Thoughts on 9/11 and "Never forget."
Like most of us who lived that day, I remember exactly where I was when I heard the news. I was en route to work that morning--my shift began at 9:10--and my first reaction to the breaking story and the note of hysteria in the radio announcer's voice was that I was listening to some modern attempt at "The War of the Worlds." Of course it had to be something fictional like that, played off as news--no way could it be real.
But it was real. Earth-shakingly, world-shatteringly real.
"Never forget!" we proclaim each year.
And I don't think anyone has forgotten the fear that clenched our guts or the images of towers falling. I don't think we've forgotten the heroes who died "just doing what they do," as the Alan Jackson song says. I don't think we've forgotten those brave final phone calls to loved ones.
But I do think we've forgotten the days afterward, the days when we came together as a nation and as communities. Days when "United we stand" wasn't just some catchy slogan. We grieved--oh, we grieved--but we grieved together. We were terrified, but we were terrified as one. We were angry, but we were on the same side.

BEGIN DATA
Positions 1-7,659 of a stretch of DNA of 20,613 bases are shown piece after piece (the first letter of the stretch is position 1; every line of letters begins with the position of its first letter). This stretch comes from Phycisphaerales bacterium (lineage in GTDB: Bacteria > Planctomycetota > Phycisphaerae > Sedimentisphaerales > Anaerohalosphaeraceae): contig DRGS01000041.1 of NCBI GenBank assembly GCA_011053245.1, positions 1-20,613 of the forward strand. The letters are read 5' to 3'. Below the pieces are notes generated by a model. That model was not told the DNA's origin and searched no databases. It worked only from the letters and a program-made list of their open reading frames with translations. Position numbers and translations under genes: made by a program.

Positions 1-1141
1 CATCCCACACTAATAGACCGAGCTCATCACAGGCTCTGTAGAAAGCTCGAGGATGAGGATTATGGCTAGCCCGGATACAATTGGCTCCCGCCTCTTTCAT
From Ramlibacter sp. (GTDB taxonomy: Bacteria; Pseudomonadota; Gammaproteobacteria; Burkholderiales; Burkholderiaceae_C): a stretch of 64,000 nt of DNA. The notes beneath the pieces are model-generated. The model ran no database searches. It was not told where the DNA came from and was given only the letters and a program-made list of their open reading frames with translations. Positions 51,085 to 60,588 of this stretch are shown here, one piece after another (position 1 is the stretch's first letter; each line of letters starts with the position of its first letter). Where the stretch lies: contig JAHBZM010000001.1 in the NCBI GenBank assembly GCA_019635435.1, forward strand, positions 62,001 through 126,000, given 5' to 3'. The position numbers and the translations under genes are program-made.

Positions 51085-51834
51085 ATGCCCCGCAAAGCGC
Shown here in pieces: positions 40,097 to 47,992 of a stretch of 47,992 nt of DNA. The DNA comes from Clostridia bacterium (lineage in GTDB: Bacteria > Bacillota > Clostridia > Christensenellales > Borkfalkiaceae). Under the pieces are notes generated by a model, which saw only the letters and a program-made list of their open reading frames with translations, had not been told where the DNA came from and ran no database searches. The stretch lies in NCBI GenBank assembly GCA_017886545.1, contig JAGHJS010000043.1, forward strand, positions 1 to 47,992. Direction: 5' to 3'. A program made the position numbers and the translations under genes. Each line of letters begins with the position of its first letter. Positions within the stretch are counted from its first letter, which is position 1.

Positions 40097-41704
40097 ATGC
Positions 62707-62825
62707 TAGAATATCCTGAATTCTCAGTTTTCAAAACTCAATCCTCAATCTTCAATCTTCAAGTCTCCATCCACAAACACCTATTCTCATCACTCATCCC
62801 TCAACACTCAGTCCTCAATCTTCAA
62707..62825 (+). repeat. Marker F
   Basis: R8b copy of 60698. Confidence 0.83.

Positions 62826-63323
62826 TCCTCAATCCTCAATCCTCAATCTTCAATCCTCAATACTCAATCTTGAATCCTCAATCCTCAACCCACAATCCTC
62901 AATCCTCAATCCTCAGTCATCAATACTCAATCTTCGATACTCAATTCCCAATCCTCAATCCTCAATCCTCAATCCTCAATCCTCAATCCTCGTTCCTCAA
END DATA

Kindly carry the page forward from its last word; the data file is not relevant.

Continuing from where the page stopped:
I don't mean to romanticize it. It was a horrible and horrific event and a terrible and tragic time. And even in our shared grief, I do realize we weren't perfect. Prejudices and injustices and broad, unfair stereotypes abounded. I know that many Muslims and others of Arab decent faced cruel backlash that they had not earned and did not deserve. I won't excuse that nor will I pretend it didn't exist. It did. It was wrong.
But for the most part, we came together. And while I in no way, shape, or form want another tragedy even remotely resembling that one, I do miss that unity. The political climate today is so hotly divided that I'm not even sure that level of catastrophe would bring us together anyway. I think instead both sides would find some way to blame the other one. We've gotten awfully good at that.
Definitely hug your loved ones tight today. Life turns on a dime so often. We don't know what tomorrow or even the next moment will bring. Remember heroes and honor their memories. And maybe, just maybe, ponder our common humanity and the fact that we aren't so different after all. Try to do something to reach out to someone, to show kindness, to sow a seed of love. I think we could definitely use some of that.